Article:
These speakers were my first real purchase into the world of Hifi. When I was in my late teens and early twenties I always wanted a pair of Martin Logan Electrostats and a McIntosh amp, well a little later in life when I became more financially secure I bought the LX-16s, which is an early motion bookshelf. It was my foot in the door so to speak. I am not sure I can ever get rid of them as they are what I started Hifi Chicken with and hold a special place in my heart. You may not be reading this if I had never bought those and the Marantz SR7009 that I still have as well. I did later get my Electrostatics the Aerius Is, but that’s not what we are talking about today. The reason I wanted to try these with the Solistino is that they are a bit higher sensitivity than the Sonus Fabers and offer a different tonality than the other two speakers I used. They have a sensitivity of 92dB which is creeping into the territory where people start considering speakers as High Sensitivity. They are the sort of speaker that can make a lot of 11 watts and in my opinion, are still a good sounding speaker today.

I played Laufey’s “Bewitched” album, which is a must-listen for any jazz fans. She has a vintage sound with some contemporary elements that blend very well. The first thing you notice with the higher efficiency speakers is the ease of the music, you can hear how little the amp has to work. Air Motion Tweeters can be bright at times and when you power them with brighter solid-state amps, can become fatiguing over time. The 845 tubes in the Solistino add some body to highs, softening the edges and preventing any fatigue that I have experienced with these speakers. After listening to the entire album the best way I can describe the sound is effortless, defined, and true to life.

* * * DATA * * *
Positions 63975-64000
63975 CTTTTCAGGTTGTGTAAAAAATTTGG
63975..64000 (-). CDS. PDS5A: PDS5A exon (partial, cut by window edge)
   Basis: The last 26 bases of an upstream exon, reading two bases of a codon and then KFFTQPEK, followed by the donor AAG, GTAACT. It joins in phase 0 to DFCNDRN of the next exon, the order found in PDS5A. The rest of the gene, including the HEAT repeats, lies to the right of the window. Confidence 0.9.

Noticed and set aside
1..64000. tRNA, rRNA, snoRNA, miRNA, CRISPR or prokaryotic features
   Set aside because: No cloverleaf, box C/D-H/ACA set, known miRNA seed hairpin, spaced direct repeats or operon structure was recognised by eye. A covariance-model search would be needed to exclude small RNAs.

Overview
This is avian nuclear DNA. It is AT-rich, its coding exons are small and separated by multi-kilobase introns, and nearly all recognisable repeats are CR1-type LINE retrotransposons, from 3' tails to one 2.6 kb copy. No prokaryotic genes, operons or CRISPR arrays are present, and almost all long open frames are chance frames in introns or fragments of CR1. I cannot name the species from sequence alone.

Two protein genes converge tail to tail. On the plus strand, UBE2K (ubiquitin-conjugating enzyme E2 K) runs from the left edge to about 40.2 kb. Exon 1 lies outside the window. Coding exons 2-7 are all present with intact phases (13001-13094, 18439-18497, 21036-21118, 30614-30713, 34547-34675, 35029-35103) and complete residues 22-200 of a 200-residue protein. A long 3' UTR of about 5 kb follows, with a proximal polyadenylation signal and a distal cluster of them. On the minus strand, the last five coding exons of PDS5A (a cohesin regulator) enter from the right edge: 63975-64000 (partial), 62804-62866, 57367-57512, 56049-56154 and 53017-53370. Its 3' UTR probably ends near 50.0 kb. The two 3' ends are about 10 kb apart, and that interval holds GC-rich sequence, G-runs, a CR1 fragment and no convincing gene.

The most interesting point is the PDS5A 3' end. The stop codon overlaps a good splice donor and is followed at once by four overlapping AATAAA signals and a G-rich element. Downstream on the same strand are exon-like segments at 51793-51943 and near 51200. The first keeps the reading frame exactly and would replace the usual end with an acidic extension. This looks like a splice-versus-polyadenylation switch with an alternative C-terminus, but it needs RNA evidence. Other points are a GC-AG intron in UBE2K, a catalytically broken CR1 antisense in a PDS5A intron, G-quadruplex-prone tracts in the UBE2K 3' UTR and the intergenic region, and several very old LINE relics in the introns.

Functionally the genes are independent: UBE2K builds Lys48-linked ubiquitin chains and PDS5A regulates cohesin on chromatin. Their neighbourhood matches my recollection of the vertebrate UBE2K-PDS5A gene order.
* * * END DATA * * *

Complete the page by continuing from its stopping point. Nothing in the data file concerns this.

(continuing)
viva solistino

Pros and Cons


  • True tube sound
  • True Analog sound
  • High current
  • Top-notch build quality and parts
  • Pre-outs to grow with or use with a subwoofer


  • Large and needs room to breathe (Class A tubes get very warm)


  • Dimensions w×h×d – 430×250×440 mm
  • Weight – 30 kg
  • Single-ended integrated amplifier
  • Triode tubes
  • Tube complement – 2×5U4G; 1×6N1Pi; 1×6SN7GT; 2×845
  • One Direct Input
  • Zero negative feedback pure class A operation
  • Real point-to-point circuitry
  • Four Inputs
  • Palladium-plated proprietary solid copper binding posts

Associated Equipment:


  • Sonus Faber Sonetto V
  • Magnepan LRS+
  • Martin Logan LX-16
  • Paradigm Defiance V8 (sub)


  • Rotel CD-11 Tribute
  • Audio-Technica LP-7 with Quintet Blue
  • Marantz SR7009 as DAC
  • Fiio M9 as a FLAC transport


  • Full Loom – Synergystic Research Foundation SX
  • Synergistic Research Powercell 8xs


  • Custom-build Amp Stand and Rack
  • Custom-made record weight
  • Custom-made marble isolation base for Turntable
viva solistino